stone pillar and almost overwhelms the pagan
cannibals of Mermedonia. Despite their differences, all the poems share
an interest in two themes, which emerge from the biblical story of the
Flood and its theological interpretation: covenant and apocalypse.
Scholars of Old English poetry
generally agree that Genesis A is an early poem, perhaps written
as early as the
Written in the aftermath of the civil rights era’s expansive hopes, James Baldwin’s last
novel, Just Above My Head (1979), examines a fundamental issue, the choice between hope
and skepticism, or prophecy and doubt. Baldwin approaches this issue by questioning two
cornerstone ideas of his fiction, the need for prophetic art and this art’s focus on
anticipating a renovated society, often pictured in terms adapted from apocalyptic
biblical texts and Gospel music lyrics. Just Above My Head is Baldwin’s fullest
presentation of this kind of art and its linkage to apocalyptic hopes. He dramatizes these
ideas in the art of his Gospel singer protagonist, particularly in a climactic scene of
artistic dedication whose Gospel lyric envisions “tearing down the kingdom of this world.”
Yet Baldwin also unsparingly questions these same ideas through plot and the
blues-inflected skeptical-tragic consciousness of his narrator. Responding to a 1970s
moment when hopes for transcendent justice seemed passé, Just Above My Head’s unique
contribution is not to try to resolve the ideas it counterposes, but to face both the
possible falseness of prophetic hope and our continuing need for it, and to present the
necessity for choice in a final dream that holds the key to the novel’s meaning. In
presenting this issue through a sustained double-voiced narrative that reexamines its
author’s artistic practice and raises fundamental choices in outlook and conduct, Just
Above My Head evidences the continuing artistic vitality of Baldwin’s late fiction.
The story of the Flood, inherited by the Anglo-Saxons during their conversion to Christianity, was transformed by them into a vital myth through which they interpreted the whole of history and their place in it. The dual character of the myth, with the opposition between threatened destruction and hope of renewal, presented commentators with a potent historical metaphor, which they exploited in their own changing historical circumstance. This book explores the use of this metaphor in the writings of the Anglo-Saxons. It is the integration of a well-known biblical story into the historical and cultural self-definition of a group of people converted to Christianity and its worldview. The Flood in the Bible is clearly a punishment, though the sin is not so well defined. This forms part of a historical pattern of sin and punishment extending back to Eden, and progressed to the sin and exile of Cain. For Bede the historian, the Flood was a key event in the earlier history of the world; for Bede the theologian, the Flood was an event replete with mystical significance. In Exodus and Andreas all the poems share an interest in two themes, which emerge from the biblical story of the Flood and its theological interpretation: covenant and apocalypse. Noah is the 'one father' not only of Israel, but of the whole human race, and his introduction widens the concept of 'inheritance' in the Exodus. The book concludes with a detailed discussion of the significance of the Flood myth in Beowulf.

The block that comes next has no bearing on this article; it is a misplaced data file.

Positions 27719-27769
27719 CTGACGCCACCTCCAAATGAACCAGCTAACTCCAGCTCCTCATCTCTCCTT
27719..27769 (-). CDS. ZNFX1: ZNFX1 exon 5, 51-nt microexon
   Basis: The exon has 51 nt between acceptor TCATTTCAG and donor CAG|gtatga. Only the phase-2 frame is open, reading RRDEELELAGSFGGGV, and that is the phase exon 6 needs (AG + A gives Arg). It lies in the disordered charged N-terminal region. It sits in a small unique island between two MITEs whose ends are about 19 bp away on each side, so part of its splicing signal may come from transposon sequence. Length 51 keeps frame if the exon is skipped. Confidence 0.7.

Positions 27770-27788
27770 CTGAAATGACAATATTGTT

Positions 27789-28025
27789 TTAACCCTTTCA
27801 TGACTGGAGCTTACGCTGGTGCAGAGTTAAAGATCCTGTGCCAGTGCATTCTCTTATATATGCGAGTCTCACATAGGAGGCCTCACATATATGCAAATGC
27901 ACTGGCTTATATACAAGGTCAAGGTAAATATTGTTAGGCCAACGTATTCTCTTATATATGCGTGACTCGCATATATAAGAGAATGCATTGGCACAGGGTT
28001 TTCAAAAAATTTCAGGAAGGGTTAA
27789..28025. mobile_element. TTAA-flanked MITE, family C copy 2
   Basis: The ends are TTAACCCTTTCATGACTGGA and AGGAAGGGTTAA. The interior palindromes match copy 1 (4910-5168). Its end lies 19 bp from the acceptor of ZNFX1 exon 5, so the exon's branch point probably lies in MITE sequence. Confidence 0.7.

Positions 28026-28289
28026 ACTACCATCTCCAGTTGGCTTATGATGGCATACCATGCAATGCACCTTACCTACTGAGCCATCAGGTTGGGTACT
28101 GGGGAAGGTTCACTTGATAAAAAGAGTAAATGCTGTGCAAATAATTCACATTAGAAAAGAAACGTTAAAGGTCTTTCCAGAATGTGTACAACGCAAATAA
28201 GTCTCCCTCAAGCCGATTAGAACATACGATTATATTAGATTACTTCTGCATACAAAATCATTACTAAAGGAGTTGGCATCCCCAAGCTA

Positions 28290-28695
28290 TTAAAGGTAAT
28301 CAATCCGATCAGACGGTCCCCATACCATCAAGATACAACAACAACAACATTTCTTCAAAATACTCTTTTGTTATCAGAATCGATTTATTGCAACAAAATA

’s novels, from Generation X onwards, are
inflected by his characters’ search for meaning and identity, but with
the evolution of his work, this quest has assumed an increasingly
theological shape. Many of the narratives feature explicit or covert
images of conversion, baptism and parable, and the theme of
apocalypse – both in the material sense of cataclysmic ending and as
an echo of biblical traditions of revelation, a divine uncovering
of mystery – is central to Coupland’s reading of the postmodern